NOTE: Principal forgiveness (PF) for FSP development, as described below, was available for CWFP applicants during SFYs 2015 through 2018. Starting with SFY 2019, FSP PF is no longer available, as discussed in the SFY 2019 CWFP Intended Use Plan [PDF]. In SFY 2019 and subsequent years, the cost of FSP development will be treated as any other project-related cost – eligible for loan funding and to be included in the eligible project costs for purposes of calculating regular PF.

Municipalities may request CWFP financial assistance to cover costs incurred developing their FSP. Any municipality may receive loan funding to pay these costs.

The CWFP will provide limited PF funding for costs of FSP development to municipalities that qualify under the Affordability Criteria and Principal Forgiveness Methodology. The PF for FSP development will be a reimbursement disbursed as part of the CWFP loan. The eligible FSP development costs will be forgiven at the time of loan disbursement.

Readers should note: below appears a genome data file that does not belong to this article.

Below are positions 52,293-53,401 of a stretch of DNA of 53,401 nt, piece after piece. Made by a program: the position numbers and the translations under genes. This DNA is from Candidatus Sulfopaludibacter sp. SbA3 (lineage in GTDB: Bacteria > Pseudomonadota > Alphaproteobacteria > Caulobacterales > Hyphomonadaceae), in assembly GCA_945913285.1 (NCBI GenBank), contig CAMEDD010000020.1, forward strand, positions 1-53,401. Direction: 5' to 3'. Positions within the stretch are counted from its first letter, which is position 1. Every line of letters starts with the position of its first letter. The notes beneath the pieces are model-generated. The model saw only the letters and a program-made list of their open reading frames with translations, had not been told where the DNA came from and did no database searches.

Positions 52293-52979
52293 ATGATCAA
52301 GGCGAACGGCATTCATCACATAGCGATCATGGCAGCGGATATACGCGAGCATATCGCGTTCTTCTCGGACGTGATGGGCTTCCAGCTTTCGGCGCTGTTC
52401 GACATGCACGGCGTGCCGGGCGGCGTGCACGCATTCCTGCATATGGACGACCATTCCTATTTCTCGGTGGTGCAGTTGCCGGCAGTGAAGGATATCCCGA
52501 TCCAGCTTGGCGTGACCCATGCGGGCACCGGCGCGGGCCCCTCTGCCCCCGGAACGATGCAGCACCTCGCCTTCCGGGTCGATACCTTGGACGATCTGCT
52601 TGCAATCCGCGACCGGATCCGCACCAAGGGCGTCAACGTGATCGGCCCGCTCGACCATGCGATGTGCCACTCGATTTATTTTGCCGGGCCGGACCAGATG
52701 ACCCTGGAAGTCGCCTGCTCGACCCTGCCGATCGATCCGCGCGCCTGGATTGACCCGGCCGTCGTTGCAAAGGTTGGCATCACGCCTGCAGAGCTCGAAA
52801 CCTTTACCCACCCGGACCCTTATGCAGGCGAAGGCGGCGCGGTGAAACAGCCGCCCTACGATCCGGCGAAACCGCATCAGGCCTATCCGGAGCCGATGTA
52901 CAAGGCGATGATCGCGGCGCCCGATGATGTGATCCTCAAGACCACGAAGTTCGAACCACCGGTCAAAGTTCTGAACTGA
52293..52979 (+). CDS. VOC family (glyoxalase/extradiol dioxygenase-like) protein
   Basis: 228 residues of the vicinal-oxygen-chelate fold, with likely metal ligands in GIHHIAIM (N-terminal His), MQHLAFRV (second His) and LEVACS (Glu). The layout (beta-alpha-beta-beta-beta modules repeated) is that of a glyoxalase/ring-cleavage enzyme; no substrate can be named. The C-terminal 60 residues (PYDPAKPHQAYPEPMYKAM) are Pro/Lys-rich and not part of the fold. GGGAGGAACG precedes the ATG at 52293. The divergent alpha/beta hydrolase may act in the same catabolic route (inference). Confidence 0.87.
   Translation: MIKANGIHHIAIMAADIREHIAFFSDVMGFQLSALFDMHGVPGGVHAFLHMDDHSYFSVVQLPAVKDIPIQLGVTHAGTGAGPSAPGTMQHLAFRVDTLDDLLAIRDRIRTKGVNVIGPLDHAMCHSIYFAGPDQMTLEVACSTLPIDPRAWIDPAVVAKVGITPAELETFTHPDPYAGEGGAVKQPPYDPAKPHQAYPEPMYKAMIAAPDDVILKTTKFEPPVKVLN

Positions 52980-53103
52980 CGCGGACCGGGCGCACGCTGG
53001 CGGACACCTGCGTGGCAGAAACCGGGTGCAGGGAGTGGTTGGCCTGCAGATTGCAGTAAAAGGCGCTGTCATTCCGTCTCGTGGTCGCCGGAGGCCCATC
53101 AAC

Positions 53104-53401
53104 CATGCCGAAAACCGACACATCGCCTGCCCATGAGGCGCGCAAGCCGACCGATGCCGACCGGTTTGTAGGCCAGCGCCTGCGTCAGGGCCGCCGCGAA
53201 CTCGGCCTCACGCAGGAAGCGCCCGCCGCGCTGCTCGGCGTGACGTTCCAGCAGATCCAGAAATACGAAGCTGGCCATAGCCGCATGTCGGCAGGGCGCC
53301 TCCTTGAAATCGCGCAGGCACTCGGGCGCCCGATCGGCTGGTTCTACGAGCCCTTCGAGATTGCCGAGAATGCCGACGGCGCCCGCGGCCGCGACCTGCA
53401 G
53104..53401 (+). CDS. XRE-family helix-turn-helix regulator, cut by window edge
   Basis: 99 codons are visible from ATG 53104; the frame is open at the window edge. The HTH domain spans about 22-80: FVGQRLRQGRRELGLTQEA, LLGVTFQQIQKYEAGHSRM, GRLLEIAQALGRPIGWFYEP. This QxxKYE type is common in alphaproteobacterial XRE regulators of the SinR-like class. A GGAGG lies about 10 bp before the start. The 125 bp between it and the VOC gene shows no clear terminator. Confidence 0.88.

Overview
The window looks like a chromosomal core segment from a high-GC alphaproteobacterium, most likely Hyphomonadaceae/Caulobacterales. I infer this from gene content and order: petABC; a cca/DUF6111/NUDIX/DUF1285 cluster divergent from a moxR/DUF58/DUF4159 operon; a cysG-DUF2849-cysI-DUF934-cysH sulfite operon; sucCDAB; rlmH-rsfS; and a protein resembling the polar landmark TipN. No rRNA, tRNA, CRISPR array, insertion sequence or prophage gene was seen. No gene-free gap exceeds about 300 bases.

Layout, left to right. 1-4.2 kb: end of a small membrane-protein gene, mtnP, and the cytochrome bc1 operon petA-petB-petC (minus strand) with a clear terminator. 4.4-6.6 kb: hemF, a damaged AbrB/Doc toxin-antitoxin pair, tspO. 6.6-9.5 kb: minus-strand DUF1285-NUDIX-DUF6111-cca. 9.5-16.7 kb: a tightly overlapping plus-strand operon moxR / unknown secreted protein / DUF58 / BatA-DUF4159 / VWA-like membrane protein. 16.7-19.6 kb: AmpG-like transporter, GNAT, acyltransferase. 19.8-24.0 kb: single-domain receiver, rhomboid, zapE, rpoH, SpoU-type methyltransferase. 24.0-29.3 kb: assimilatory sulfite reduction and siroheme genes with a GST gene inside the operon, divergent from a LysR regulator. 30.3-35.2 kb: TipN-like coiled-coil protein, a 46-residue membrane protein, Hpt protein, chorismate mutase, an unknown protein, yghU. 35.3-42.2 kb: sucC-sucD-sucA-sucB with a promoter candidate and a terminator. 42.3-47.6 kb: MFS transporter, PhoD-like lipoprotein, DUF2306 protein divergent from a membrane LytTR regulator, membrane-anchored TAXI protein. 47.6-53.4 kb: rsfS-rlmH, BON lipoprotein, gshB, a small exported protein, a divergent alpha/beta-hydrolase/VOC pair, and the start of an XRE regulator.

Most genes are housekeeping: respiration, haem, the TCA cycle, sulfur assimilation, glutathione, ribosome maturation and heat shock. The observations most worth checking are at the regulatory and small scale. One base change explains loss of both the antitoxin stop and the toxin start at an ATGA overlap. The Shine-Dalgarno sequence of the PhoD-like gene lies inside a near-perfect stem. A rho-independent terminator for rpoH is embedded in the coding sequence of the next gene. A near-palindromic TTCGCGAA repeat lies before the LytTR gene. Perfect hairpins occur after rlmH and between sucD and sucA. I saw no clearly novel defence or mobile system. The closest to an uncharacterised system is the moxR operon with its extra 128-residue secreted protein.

Projects with applications that are submitted at any time during the state fiscal year (SFY) are eligible to receive PF for FSP development as long as the municipality is otherwise eligible. The loan application does not need to be submitted by the Principal Forgiveness application deadline in order to qualify for FSP PF.

PF for municipalities with populations under 5,000:

  • If the municipality is eligible for PF for 30% or more of its total eligible project costs, then the CWFP would cover 100% of the FSP development costs with PF, up to a cap of $30,000.
  • If the municipality is eligible for PF of 15% to 25% of its total eligible project costs, then the CWFP would cover 50% of FSP development costs with PF, up to a cap of $15,000.
  • Any FSP development costs in excess of the caps are eligible for loan funding.

PF for municipalities with populations of 5,000 or greater: